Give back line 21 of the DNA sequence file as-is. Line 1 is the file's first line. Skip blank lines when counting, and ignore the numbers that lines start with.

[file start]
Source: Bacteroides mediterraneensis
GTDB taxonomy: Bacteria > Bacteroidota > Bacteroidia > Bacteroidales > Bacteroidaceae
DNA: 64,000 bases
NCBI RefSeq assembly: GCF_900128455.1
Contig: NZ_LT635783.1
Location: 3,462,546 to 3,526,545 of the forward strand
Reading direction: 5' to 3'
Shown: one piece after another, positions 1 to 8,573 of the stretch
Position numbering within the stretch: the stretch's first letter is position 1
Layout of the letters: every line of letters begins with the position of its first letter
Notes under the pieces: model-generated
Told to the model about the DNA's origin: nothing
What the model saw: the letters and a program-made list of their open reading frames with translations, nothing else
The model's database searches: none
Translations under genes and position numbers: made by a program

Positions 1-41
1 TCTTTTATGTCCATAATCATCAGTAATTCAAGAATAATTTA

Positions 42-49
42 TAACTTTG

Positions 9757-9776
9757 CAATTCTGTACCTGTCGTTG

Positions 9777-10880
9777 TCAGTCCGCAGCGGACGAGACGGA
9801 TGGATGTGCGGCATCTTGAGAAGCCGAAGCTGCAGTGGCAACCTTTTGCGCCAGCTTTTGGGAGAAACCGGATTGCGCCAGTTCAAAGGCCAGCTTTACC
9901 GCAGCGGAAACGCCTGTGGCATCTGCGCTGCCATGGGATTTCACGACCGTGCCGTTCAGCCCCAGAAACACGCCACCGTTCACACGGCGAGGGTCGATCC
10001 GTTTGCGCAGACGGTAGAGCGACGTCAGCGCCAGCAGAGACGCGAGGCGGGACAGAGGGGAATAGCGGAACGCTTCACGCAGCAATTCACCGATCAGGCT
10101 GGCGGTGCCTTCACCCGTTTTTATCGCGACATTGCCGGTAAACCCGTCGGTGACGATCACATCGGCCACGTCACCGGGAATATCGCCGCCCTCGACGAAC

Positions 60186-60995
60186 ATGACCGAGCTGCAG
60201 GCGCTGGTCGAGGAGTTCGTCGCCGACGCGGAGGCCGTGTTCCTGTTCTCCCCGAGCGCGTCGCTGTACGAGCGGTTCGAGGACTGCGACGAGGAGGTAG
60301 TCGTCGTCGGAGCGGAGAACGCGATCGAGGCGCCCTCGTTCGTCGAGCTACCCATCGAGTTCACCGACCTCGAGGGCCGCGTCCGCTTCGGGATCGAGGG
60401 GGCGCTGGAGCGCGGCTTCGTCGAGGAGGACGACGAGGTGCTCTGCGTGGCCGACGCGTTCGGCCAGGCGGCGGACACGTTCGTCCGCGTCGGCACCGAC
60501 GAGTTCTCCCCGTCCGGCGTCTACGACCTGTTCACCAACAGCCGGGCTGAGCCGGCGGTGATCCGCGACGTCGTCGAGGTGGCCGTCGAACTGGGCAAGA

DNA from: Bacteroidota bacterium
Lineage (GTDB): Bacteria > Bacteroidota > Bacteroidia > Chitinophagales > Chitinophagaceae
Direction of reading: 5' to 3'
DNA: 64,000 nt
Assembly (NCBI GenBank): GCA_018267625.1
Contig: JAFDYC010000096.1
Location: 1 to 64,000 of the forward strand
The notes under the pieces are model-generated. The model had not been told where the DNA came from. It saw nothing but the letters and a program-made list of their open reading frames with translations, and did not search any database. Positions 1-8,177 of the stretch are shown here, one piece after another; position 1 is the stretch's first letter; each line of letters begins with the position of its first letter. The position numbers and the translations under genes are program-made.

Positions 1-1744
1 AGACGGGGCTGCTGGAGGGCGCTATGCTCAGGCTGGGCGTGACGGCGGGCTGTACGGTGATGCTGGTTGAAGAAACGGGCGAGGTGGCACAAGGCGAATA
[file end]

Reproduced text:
9757 CAATTCTGTACCTGTCGTTG